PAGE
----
The story was actually cross-generational, and each woman who is making these bad decisions is removed by quite a few years. Instead they are all connected by the location - a hotel in London. Madeline was the least likable of the three characters, and seemed incredibly whiny. Now, granted, as a woman that is attracted to her sister's fiance, that might be a no brainer, but I actually quite enjoyed Something Borrowed by Emily Giffin, and think it is one of the best pieces of chick lit I've read (unfortunately, none of her follow ups have been able to live up to its promise). There was also a lot of reflecting about their childhood and growing up with their sick mother. It was really just boring.

The second section was a bit more interesting and concerned Frieda Lewis working as a maid in London during the late '60s or early '70s. Also many of the characters that appear in this section end up being familiar from the earlier section so the reader already knows where their lives end up. The final section was told from Lucy's perspective, a young girl that goes to London with her father and new stepmother for her stepmother's sister's wedding to a man she doesn't love.

Instead of being a nice and fun read, I ended up with a novel that was trying to say something deep about love but was really just boring. There were a few sections that I liked but the beginning was so bad that they really weren't enough and were too late to redeem the novel. If I hadn't been on a plane, I don't know if I even would have finished this. Also, while I know the title was The Third Angel, I guess I wasn't expecting Hoffman to discuss it or bring it up the way she does. Her references to "the third angel" also became rather annoying rather quickly.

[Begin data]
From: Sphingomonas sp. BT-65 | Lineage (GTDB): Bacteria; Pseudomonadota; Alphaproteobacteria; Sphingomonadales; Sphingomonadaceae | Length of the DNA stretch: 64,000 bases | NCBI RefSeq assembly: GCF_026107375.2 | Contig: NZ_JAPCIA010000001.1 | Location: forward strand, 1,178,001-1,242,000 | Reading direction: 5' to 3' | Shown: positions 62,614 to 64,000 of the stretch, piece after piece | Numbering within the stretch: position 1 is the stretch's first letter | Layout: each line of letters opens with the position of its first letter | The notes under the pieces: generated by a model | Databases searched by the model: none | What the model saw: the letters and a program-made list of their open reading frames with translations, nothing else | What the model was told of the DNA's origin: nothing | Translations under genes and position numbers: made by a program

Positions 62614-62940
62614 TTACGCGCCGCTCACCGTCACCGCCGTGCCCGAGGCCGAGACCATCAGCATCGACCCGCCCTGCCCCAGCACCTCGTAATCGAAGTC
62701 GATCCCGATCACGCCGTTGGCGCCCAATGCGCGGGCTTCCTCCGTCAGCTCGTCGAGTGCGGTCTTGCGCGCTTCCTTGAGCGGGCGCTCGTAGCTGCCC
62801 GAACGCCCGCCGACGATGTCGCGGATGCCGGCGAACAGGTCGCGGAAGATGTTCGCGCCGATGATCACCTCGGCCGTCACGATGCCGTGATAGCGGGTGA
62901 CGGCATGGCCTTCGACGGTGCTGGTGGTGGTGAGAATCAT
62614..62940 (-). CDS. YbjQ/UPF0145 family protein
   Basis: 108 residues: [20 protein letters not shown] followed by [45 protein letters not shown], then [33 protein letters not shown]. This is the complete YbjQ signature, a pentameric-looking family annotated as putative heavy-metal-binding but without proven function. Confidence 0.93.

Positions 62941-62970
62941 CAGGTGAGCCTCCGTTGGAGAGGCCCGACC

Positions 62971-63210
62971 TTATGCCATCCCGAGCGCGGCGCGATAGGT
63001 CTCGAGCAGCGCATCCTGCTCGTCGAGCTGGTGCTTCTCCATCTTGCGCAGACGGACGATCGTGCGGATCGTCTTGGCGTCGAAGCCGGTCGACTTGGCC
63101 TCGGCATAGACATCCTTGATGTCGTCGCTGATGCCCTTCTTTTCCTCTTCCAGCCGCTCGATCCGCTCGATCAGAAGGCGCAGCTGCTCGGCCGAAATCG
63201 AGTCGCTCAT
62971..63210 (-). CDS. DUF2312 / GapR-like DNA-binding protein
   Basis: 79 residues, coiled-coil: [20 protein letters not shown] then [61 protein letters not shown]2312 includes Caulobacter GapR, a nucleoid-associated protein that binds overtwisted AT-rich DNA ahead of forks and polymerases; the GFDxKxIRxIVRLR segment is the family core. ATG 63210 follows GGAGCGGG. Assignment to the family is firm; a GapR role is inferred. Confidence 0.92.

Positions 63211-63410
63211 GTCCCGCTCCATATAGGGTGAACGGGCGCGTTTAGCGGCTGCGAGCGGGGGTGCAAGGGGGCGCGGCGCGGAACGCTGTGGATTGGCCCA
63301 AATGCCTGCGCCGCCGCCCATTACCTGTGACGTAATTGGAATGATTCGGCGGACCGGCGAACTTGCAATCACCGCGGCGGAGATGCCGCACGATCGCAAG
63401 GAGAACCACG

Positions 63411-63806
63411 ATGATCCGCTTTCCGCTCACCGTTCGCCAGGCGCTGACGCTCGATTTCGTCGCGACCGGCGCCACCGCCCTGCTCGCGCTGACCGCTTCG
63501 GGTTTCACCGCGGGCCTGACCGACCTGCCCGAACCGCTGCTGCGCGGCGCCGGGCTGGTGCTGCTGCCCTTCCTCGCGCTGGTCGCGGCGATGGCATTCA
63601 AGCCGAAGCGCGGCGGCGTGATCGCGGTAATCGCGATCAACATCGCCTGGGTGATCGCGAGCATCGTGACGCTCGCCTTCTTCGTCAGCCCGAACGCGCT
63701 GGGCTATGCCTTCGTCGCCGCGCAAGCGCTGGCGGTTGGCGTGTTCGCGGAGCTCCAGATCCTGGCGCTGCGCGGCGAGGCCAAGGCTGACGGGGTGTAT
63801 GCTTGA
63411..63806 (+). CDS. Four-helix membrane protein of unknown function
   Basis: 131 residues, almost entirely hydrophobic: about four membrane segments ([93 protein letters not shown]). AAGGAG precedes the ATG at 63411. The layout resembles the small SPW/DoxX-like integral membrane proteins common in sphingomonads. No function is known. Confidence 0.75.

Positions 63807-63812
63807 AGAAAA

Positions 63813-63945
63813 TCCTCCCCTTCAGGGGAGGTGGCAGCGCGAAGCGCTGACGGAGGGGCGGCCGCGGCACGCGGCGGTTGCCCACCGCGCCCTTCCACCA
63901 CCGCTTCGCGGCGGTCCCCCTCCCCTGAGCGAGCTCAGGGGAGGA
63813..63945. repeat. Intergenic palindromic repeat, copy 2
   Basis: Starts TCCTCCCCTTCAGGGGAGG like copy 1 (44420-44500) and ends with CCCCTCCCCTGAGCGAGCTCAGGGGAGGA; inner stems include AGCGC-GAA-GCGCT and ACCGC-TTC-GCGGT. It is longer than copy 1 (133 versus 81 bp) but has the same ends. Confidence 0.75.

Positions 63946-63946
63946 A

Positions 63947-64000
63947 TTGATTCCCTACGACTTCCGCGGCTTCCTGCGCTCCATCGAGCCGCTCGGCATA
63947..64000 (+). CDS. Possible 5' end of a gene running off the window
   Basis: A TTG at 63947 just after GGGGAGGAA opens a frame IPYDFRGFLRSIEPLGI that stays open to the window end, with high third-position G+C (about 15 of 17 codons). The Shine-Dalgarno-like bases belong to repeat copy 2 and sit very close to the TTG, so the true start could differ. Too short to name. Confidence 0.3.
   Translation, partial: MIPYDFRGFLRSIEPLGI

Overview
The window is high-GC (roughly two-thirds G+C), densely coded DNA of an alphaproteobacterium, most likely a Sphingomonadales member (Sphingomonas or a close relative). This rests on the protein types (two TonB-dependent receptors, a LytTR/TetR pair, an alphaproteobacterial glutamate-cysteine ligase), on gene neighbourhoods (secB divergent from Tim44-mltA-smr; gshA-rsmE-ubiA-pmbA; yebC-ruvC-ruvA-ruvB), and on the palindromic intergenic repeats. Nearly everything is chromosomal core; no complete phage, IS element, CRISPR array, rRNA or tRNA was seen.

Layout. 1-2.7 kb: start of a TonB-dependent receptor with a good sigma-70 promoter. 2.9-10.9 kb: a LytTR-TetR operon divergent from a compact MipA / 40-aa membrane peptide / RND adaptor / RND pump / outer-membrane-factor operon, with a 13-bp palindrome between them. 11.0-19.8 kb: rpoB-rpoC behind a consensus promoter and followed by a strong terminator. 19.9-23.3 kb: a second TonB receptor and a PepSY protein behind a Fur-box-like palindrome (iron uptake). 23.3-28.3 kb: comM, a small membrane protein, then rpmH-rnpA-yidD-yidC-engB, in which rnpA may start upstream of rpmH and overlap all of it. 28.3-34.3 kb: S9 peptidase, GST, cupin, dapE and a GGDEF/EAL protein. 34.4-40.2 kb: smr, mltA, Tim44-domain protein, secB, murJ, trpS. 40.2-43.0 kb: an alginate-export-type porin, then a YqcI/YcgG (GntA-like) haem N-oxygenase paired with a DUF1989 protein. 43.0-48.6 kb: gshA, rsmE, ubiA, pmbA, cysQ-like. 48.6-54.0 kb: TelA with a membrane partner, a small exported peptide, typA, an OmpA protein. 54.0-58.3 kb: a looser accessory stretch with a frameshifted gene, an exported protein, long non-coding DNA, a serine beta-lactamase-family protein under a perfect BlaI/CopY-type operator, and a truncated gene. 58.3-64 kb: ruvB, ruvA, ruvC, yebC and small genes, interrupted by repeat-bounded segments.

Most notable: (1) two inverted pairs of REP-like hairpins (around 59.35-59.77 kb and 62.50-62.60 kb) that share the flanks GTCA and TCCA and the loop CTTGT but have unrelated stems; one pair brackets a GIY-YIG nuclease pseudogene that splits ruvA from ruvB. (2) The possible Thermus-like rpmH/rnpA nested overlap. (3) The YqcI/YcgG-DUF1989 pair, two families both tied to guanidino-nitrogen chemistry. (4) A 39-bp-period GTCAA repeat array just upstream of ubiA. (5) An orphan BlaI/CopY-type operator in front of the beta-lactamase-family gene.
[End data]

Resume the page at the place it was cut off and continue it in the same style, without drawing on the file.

I've never read anything else by Hoffman though I've heard Practical Magic is interesting. I'd definitely stay away from this one, though. Of course, it might have just been that my expectations were completely different from what actually happened.

Book 45: The Sweetness at the Bottom of the Pie

The Sweetness at the Bottom of the Pie by Alan Bradley

When I saw this at the bookstore, I remembered seeing it on one of those best books of the year lists at one point and decided to give it a shot. However, once I started the novel, I was a little skeptical at first. Among other things, the backcover of the book described the narrator as "young Flavia de Luce, an aspiring chemist with a passion for poison" and for some reason I assumed she was between 17 and 22 years old and kind of had an idea of a certain character I was expecting. I completely missed the quote that said she was eleven (that's because I generally just read the description of the novel, and really could care less what random newspaper or magazine quotes say since it's not like they'd be on the novel if they were negative). When I realized a few pages into the novel that the narrator was eleven, I was a little bit worried. Even though the tone of this novel is completely different, I started having flashbacks to Atonement, and I really didn't want to read about a young girl messing everything up or misinterpreting everything and ruining everyone's lives (not that I don't like Atonement, it just wasn't what I was looking for). Fortunately for me, Flavia was not only a reliable narrator but also rather entertaining and intelligent (even if she apparently isn't that big on bathing). At some point while reading, I stopped keeping myself at a distance to avoid my fears, and started simply enjoying the story.

Flavia is the youngest of three daughters, and is also the most eccentric. Her mother died and Flavia doesn't even remember her, while her father is rather distant. They live on a large family estate in England and Flavia takes after a recluse great-uncle who had a chemistry lab built in his wing of the house. One day, a dead bird with a postage stamp is left on their door step and the night ends with a mysterious visit to her father of which Flavia catches a few remarks. The next day, she finds the man in the garden as he whispers his last breath to her.